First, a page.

Six horses were used in an experiment conducted in a tie-stable without boxes. The behaviour of each horse was videotaped and heart rate (HR) was recorded continuously for approx. 104 min during the following test situations: all horses in the stable and no person present; other horses being untied and leaving the stable; the isolated horse alone; and human attempts to calm the isolated horse. The test was conducted twice (on 2 consecutive days). The incidence of bouts of specific movements (turning and pawing) and vocalizations were analysed quantitatively. The HR was significantly higher during the whole time of social isolation, the highest being observed when the other horses were leaving the stable. Human presence evoked a slight increase in HR, probably due to conditioning of horses (expectation of being untied and joining the other horses). The elevated HR was accompanied by increased incidence of specific movements (turning and pawing) and vocalizations. In the majority of test situations the HR was higher when the horses were performing specific movements. The HR decreased on the second day of the test, which might be a result of habituation.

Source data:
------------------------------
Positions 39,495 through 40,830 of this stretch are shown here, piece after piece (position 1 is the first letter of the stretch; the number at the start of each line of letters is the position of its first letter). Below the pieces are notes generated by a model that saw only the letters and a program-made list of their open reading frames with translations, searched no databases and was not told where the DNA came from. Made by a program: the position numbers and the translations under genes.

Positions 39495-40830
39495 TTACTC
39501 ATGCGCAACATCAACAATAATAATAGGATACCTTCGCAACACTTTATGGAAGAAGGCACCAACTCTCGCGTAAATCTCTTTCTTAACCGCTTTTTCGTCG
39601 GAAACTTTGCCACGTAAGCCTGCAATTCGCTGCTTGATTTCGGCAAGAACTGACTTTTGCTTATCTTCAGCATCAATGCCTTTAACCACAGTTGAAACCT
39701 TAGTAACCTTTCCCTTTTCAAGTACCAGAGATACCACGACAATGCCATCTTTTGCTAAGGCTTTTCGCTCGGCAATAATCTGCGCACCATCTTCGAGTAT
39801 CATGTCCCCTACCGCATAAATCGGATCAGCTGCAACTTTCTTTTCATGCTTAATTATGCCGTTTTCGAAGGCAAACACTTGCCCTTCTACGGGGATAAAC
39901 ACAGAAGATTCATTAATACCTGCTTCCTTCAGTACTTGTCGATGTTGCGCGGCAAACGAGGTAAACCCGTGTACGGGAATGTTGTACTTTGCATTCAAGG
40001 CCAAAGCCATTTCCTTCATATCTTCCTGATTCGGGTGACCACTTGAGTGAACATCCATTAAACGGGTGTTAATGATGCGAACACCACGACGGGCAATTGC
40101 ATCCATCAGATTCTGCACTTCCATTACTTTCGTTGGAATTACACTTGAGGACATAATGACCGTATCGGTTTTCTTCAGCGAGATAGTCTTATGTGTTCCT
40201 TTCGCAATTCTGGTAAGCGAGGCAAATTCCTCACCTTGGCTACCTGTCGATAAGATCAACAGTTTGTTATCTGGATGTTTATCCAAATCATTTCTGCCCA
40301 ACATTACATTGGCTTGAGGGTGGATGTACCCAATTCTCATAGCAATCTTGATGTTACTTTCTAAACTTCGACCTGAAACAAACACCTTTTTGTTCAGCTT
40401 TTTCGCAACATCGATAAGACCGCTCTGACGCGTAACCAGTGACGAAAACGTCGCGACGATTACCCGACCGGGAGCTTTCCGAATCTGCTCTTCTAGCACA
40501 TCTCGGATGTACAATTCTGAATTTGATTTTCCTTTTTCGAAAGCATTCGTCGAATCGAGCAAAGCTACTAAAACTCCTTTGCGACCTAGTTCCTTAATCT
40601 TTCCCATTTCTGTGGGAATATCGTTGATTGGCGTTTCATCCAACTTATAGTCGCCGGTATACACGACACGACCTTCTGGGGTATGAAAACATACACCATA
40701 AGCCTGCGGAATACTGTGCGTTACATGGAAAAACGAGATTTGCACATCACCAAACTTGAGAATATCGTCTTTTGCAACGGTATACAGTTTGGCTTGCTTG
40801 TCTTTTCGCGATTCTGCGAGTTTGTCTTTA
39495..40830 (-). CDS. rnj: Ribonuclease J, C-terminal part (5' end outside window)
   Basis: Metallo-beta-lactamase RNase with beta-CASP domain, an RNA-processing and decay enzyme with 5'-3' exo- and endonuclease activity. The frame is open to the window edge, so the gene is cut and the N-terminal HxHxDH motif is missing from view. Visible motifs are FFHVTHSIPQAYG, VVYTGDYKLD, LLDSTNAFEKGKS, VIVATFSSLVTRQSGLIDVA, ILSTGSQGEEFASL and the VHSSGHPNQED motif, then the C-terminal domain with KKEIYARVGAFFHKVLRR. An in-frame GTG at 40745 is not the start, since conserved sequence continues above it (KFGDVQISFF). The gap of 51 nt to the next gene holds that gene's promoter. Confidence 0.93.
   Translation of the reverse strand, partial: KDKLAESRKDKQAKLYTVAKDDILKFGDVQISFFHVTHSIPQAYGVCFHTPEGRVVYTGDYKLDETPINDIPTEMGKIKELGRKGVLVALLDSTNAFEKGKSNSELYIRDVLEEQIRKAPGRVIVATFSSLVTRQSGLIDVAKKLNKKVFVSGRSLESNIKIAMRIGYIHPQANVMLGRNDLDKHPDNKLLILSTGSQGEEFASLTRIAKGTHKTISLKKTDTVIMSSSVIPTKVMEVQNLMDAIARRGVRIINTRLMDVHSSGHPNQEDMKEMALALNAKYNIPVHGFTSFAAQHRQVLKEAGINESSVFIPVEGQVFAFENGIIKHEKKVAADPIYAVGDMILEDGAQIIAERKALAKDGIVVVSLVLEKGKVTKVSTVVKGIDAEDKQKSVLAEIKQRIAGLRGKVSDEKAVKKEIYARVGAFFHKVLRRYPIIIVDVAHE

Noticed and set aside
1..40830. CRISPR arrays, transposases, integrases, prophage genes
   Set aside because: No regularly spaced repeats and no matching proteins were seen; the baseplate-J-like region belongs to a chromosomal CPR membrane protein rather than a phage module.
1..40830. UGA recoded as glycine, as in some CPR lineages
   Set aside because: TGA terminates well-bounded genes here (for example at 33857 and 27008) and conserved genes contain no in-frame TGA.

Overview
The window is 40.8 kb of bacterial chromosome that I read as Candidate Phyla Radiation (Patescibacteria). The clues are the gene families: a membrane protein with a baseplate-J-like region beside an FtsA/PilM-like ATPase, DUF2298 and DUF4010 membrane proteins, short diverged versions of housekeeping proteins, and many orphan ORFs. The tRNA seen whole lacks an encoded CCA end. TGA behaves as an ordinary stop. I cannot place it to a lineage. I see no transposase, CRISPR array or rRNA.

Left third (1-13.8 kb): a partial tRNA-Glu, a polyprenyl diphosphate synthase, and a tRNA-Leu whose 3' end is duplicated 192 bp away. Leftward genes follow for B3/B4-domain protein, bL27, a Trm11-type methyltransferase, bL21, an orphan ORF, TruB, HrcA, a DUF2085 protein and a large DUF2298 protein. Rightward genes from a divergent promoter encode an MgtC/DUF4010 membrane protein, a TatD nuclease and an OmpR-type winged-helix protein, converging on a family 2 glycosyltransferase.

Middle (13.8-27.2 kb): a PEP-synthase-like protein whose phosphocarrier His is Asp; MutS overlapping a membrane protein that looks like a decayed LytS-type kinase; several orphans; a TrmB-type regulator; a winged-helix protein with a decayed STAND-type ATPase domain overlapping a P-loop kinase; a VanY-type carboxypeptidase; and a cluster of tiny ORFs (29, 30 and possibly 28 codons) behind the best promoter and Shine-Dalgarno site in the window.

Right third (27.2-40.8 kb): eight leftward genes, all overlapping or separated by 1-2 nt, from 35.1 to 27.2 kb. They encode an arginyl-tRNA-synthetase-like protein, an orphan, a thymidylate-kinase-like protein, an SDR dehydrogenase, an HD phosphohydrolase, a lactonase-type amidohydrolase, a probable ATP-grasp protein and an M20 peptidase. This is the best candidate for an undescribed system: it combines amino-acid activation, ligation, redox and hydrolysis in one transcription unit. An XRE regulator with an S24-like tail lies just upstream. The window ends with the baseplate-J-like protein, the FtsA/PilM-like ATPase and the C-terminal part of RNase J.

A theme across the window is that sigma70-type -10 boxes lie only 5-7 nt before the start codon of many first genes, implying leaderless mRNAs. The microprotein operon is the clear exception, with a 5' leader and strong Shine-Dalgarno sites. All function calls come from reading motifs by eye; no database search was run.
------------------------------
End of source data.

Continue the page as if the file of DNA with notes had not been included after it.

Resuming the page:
|Publication Title||Animal Science Papers and Reports - Polish Academy of Sciences, Institute of Genetics and Animal Breeding Jastrzebiec|
|Author Address||Polish Academy of Sciences Institute of Genetics and Animal Breeding, Jastrzebiec, 05-551 Mrokow, Poland.|
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